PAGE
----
The Acts and Monuments of John Foxe/Volume 3/The Entry of the memorable History of the Bohemians, containing the History of Master John Huss, no less famous than lamentable

The Acts and Monuments of John Foxe, Volume 3 by John Foxe, edited by Stephen Reed Cattley
The Entry of the memorable History of the Bohemians, containing the History of Master John Huss, no less famous than lamentable


Here followeth the History of Master John Huss,


The Bohemians receiving the gospel.I declared a little before, how, by the occasion of queen Anne, who was a Bohemian, and married to king Richard II., the Bohemians coming thereby to the knowledge of Wickliff's books here in England, Henry began first to taste and favour Christ's gospel, till at length, by the preaching of John Huss, they increased more and more in knowledge, insomuch that pope Alexander V.The pope against them. hearing thereof, began at last to stir coals, and directeth his bull to the archbishop of Swinco, requiring him to look to the matter, and to provide that no person in churches, schools, or other places, should maintain that doctrine; citing also John Huss cited by the pope.John Huss to appear before him. To whom the said John answering again, declared that mandate or bull of the pope utterly to repugn against the manifest examples and doings both of Christ and of his apostles, and to be prejudicial to the liberty of the gospel, in binding the word of God not to have free course; and, John Huss appealeth from the pope to the pope.therefore, from this mandate of the pope he appealed to the same pope better advised. But, while he was prosecuting his appeal, pope Alexander died, as is aforesaid.[2]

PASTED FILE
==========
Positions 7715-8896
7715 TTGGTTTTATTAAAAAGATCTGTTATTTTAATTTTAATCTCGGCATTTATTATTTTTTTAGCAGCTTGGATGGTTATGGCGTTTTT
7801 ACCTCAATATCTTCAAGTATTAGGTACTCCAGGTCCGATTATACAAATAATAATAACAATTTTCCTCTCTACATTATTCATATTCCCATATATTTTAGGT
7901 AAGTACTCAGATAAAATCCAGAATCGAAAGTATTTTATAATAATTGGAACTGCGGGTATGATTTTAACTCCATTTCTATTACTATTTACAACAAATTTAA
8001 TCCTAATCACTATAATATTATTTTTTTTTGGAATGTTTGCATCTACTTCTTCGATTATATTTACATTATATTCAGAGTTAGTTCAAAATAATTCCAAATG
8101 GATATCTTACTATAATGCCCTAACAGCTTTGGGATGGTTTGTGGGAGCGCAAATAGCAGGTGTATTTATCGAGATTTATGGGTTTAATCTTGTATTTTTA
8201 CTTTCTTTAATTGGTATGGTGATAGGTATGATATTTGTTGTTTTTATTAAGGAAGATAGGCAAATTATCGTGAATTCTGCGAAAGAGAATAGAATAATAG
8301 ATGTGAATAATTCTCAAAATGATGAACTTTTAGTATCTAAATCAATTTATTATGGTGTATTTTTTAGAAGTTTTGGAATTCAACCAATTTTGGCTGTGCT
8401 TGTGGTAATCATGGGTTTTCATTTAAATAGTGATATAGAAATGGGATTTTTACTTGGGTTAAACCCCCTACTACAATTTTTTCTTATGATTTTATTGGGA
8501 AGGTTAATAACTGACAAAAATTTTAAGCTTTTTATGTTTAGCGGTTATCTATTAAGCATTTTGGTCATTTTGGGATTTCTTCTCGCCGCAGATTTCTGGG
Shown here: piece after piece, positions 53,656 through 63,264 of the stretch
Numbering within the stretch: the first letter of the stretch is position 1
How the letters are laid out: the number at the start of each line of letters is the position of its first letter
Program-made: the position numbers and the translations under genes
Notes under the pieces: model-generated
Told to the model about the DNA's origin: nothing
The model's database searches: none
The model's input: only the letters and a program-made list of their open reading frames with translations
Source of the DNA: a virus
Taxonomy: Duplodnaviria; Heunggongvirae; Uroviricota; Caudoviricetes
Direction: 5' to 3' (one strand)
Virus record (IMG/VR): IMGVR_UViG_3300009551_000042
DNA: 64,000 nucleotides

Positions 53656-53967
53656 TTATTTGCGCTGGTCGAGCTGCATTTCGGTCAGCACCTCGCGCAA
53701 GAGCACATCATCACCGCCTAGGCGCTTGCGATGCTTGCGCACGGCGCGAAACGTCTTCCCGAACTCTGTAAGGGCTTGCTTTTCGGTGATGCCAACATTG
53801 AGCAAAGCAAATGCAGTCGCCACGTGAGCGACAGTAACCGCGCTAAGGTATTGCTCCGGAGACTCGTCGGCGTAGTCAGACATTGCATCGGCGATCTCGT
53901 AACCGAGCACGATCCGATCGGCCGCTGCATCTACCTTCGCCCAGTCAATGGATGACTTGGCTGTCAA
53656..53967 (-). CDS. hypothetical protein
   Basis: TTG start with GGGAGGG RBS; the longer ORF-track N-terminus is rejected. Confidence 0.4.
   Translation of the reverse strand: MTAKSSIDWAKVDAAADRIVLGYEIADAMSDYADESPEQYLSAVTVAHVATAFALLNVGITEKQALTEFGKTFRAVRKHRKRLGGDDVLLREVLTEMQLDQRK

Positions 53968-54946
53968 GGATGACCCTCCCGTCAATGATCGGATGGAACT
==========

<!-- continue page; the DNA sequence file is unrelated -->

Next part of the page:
After Alexander succeeded pope John XXIII., who also, playing his part here in this matter like a pope, sought by all means possible how to repress and keep under the Bohemians, first beginning to work his malice upon the aforesaid John Huss,John Huss accused to pope John. their preacher, who at the same time preaching at Prague in the temple of Bethlehem, because he seemed rather willing to teach the gospel of Christ, than the traditions of bishops, was therefore accused of certain, to the beforenamed pope John XXIII., for a heretic. The bishop committed the whole matter to cardinal de Columna; who, when he had heard the accusation, appointed a day to John Huss, that he should appear in the court of Rome: which thing once done, Wenceslaus, king of the Romans, and of Bohemia, at the request specially of his wife Sophia, and of the whole nobility of Bohemia, as also at the earnest suit and desire of the town and university of Prague, sent his ambassadors to Rome, to desire the bishop to quit and clearly deliver John Huss from that sentence and judgment; and that if the bishop did suspect the kingdom of Bohemia to be infected with any heretical or false doctrine, he should send his ambassadors, who might correct and amend the same, if there be any error or fault in them; and that all this should be done at the sole cost and charges of the king of Bohemia: and to promise in his name, that he would aid and assist the bishop's legates with all his power and authority, to punish all such as should be taken or found in any erroneous doctrine. In the mean season, also, John Huss, before his day appointed, sent his lawful and meek procurators unto the court of Rome, and with most firm and strong reasons did prove his innocency; whereupon he so trusted, that he thought he should have easily obtained, that he should not have been compelled, by reason of the great danger, to appear the day appointed. But, when the cardinal de Columna, unto whose will and judgment the whole matter was committed, would not admit any defence or excuse, John Huss's procurators appealed unto the high bishop: yet, notwithstanding, this last refuge did not so much prevail with cardinal de Columna, but that he would openly excommunicate John Huss as an obstinate heretic, because he came not at his day appointed to Rome.